top of page

Plantar Fasciitis 
or Heel Pain

The heel is esigned to absorb the impact of your body weight when walking, running or undertaking weight bearing exercise. When pain does develop, it can be very disabling, making every step a problem which in turn affects your overall posture.


What causes the problem?

Plantar fasciitis is the most common cause of heel pain. The plantar fascia is the ligament between your heel bone and toes that supports the arch of the foot. If you strain your plantar fascia it can become weak, swollen and irritated. This will cause pain in your heel or the bottom of your foot when you stand or walk.

Plantar fasciitis (or heel pain) is a common occurrence. Often, the pain is caused by small repetitive injuries that occur at a rate faster than the body can heal them.

Plantar fasciitis can also be caused by lower back problems or inflammatory joint conditions.

Is it serious?

Plantar fasciitis is a common condition and in most cases will diminish following some routine self-care measures. If the pain persists longer than three weeks contact us for further advice.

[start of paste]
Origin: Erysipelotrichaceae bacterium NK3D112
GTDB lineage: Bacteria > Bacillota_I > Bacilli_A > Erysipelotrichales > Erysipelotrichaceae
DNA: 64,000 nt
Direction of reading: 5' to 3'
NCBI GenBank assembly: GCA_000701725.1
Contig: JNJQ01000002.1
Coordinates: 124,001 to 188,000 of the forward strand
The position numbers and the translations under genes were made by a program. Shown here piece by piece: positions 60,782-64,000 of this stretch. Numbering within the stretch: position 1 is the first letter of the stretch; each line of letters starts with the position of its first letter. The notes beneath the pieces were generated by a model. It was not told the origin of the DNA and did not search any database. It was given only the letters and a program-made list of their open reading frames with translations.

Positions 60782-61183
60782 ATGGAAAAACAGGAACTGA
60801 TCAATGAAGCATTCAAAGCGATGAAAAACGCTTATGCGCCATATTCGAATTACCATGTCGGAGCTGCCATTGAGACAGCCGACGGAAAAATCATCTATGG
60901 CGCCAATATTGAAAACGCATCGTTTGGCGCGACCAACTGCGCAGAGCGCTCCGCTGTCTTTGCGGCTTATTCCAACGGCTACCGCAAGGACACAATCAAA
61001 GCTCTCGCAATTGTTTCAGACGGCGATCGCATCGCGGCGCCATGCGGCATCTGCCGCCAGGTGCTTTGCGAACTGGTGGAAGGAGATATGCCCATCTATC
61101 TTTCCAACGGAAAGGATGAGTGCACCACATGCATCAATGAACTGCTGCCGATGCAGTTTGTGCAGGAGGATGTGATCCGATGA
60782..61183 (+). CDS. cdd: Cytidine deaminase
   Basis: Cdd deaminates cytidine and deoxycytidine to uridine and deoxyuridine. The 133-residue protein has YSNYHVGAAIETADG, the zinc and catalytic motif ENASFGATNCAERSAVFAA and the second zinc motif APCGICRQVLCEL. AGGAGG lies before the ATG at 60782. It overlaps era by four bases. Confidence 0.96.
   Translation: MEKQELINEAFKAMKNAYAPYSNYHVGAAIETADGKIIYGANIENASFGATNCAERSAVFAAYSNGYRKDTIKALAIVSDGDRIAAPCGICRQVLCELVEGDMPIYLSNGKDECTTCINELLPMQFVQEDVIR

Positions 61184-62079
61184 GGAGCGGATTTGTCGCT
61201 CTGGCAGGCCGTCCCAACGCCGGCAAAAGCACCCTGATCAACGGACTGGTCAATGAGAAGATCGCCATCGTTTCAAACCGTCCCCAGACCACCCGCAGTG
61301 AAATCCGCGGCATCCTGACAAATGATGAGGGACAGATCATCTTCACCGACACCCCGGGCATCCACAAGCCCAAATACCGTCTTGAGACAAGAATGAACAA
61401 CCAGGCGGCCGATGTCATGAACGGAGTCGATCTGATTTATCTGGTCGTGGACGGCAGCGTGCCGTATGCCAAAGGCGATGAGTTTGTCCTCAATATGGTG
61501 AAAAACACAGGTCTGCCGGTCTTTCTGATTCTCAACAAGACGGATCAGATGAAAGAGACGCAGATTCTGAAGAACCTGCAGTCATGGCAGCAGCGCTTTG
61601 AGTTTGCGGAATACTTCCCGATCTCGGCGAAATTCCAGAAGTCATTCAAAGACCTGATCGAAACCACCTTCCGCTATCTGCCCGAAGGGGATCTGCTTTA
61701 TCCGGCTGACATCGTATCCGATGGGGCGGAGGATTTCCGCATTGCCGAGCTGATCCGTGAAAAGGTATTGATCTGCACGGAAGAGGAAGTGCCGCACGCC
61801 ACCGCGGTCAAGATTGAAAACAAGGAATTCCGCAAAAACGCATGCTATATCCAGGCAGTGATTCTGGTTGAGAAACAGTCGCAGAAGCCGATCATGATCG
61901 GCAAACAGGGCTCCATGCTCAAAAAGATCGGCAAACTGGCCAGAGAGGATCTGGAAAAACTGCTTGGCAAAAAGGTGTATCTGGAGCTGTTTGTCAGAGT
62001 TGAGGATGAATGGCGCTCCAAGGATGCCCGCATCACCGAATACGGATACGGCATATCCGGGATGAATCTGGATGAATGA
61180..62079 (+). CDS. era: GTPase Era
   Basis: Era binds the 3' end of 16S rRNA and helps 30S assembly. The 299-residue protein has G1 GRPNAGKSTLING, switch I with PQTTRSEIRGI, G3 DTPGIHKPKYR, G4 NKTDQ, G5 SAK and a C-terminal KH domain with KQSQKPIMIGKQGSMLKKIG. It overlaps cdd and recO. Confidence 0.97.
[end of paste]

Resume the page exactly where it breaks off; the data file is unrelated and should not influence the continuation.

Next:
Who gets it?

Plantar fasciitis can affect everyone, whatever your age, but those more commonly affected are the over 40s age group and athletes.

How do I know I have it?

With heel spurs, a deep painful spot is often found around the middle of the heel and is usually worse on standing after long periods of rest. Although the name implies a spur of bone sticking out of the heel bone, around 10% of the population have heel spurs without any pain.

With bursitis, pain can be felt at the back of the heel when the ankle joint is moved. There may also be a swelling on both sides of the Achilles tendon. Or you may feel pain deep inside the heel when it makes contact with the ground.

With heel bumps, these are usually caused by excessive shoe rubbing in the heel area.

How do I prevent it?

Avoid wearing ill-fitting or uncomfortable shoes. Wear shoes with good heel cushioning and effective arch support. Avoid walking or exercising on hard ground, rest regularly and try not to walk or run too fast.

How can it be treated?

Treatment can take many forms. From resting your foot, stretching exercises, deep heat therapy, steroid injections and medication or surgery. In some cases, padding and strapping is applied to alter the direction of stretch of the ligament. However, for the long-term, special insoles may be prescribed to help the feet to function more effectively.

AA Podiatry offer specialist treatment options to customers suffering from plantar fasciitis / painful heels in Glasgow.

We also offer a range of custom made and bespoke orthotics prescribed in our clinics by our specialist MSK Podiatrists.

bottom of page